cover image The Six: The Untold Story of America’s First Women Astronauts

The Six: The Untold Story of America’s First Women Astronauts

Loren Grush. Scribner, $32.50 (416p) ISBN 978-1-982172-80-0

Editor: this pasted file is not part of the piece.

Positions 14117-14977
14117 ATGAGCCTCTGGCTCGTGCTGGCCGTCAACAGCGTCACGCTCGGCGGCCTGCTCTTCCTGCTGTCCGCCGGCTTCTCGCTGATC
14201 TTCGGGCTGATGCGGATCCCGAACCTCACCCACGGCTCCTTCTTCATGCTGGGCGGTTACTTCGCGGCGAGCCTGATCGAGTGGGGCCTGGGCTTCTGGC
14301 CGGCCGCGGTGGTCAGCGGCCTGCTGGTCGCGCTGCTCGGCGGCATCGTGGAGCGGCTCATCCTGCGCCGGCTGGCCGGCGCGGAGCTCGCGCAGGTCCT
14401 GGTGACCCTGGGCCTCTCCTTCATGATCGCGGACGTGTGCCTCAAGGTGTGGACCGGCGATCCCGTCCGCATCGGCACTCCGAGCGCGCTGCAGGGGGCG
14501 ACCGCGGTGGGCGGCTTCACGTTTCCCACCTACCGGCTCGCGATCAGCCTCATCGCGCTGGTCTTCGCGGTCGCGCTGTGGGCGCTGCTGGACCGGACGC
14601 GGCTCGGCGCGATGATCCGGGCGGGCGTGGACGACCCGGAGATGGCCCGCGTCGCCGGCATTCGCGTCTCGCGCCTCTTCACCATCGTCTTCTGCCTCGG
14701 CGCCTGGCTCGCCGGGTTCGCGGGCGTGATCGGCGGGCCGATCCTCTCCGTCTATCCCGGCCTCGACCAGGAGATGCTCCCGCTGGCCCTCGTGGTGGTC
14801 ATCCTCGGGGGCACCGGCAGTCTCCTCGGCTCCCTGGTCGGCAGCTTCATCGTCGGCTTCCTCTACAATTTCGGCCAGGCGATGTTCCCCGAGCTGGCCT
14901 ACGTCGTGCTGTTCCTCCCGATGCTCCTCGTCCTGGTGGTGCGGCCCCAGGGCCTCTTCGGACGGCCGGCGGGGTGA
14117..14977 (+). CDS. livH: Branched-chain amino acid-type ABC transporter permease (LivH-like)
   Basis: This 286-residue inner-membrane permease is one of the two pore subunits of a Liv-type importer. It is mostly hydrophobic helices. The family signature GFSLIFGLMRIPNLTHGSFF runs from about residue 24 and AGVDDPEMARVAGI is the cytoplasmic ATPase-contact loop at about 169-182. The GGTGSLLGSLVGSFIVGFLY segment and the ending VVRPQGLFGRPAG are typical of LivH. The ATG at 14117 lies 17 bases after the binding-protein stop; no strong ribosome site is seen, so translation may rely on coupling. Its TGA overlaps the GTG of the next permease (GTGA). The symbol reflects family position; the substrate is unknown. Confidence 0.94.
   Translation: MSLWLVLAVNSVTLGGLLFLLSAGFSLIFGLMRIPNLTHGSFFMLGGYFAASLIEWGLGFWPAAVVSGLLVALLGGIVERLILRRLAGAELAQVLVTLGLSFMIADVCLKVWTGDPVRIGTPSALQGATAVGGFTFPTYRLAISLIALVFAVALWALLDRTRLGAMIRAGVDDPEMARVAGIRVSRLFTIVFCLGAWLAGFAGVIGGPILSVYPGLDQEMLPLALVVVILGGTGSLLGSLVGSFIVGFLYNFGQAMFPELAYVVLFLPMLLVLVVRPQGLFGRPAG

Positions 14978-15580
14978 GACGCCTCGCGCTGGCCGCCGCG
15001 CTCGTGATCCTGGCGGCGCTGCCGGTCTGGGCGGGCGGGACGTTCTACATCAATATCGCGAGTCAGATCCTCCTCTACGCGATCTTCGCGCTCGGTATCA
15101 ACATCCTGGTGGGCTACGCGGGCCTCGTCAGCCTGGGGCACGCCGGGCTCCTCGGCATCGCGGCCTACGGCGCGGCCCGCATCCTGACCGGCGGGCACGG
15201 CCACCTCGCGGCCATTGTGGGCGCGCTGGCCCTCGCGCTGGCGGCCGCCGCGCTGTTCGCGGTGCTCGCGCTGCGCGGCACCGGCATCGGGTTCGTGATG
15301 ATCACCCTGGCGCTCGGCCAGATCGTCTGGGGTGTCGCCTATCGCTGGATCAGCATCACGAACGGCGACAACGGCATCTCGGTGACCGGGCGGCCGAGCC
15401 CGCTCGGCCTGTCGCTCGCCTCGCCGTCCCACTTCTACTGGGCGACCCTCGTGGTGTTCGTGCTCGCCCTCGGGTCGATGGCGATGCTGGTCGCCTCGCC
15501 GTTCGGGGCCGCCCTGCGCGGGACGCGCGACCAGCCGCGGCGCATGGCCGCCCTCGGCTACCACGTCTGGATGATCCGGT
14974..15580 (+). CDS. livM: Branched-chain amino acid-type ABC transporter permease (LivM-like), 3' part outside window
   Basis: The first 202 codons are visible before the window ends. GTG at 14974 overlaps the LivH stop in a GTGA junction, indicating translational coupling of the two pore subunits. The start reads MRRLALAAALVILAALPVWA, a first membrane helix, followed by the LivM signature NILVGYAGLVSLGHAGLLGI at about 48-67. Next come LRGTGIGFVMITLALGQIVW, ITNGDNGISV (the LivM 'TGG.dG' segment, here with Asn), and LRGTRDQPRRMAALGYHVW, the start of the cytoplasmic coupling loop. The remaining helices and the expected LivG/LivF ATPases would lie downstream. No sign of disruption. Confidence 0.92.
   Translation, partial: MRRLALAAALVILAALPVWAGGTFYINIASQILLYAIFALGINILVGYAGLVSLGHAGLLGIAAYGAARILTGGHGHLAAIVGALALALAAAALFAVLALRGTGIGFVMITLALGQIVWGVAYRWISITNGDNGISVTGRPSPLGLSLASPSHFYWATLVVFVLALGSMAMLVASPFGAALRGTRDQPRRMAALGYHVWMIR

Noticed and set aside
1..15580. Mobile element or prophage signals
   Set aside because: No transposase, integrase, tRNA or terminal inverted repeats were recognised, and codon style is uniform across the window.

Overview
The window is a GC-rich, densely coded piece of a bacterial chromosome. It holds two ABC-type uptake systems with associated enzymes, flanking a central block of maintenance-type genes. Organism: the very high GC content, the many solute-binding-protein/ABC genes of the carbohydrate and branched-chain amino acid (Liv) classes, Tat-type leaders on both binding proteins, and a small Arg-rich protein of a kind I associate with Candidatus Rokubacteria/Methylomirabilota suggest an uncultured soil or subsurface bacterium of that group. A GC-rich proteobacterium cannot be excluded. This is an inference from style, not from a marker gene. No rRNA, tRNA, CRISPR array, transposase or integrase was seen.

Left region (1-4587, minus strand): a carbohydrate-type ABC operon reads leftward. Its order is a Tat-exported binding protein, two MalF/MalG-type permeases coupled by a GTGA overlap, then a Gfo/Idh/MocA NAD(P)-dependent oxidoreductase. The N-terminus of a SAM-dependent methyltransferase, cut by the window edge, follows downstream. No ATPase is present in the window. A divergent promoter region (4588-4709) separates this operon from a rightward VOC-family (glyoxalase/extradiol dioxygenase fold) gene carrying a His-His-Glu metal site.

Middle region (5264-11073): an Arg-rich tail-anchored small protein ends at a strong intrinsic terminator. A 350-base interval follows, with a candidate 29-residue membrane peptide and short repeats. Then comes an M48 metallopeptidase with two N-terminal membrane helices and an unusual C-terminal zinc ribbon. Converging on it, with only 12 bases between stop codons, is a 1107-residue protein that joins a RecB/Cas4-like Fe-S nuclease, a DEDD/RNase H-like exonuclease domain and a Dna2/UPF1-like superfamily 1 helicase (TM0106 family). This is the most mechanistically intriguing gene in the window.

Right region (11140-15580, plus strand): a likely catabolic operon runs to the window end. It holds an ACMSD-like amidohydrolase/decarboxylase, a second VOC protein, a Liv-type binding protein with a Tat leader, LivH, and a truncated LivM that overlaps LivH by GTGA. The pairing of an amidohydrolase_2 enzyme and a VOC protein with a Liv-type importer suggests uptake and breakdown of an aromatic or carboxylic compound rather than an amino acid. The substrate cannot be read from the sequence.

Bloomberg News reporter Grush debuts with a satisfactory history of the first six American women astronauts: Anna Fisher, Shannon Lucid, Judy Resnik, Sally Ride, Rhea Seddon, and Kathy Sullivan. Grush traces the long path to the groundbreaking class of 1978, to which all six belonged, noting that a previous female cohort in the early 1960s was scrapped because “figuring out if women could fly to space” was seen as a distraction from the moon landing. The calculus changed in 1976 when NASA, hoping to counteract bad press from the firing of a whistleblower who criticized the agency’s lack of diversity, opened their new astronaut class to women and people of color for the first time. Grush captures the personalities of each woman, but focuses primarily on the first two to visit space: Ride, a whip-smart introvert who concealed her sexuality throughout her life, and Resnik, a talented engineer with a reputation for “navigating between being one of the guys and being a raging feminist,” as a male colleague once said. Grush also details the sexism the six endured, suggesting that Seddon’s assignment to “help craft the food systems” rather than robotics or software was likely because of her gender. Unfortunately, the author sometimes resorts to dubious speculation, particularly in the re-creation of Resnik’s mindset in the minutes before she died in the 1986 Challenger explosion. Still, this makes for a solid companion to Hidden Figures. (Sept.)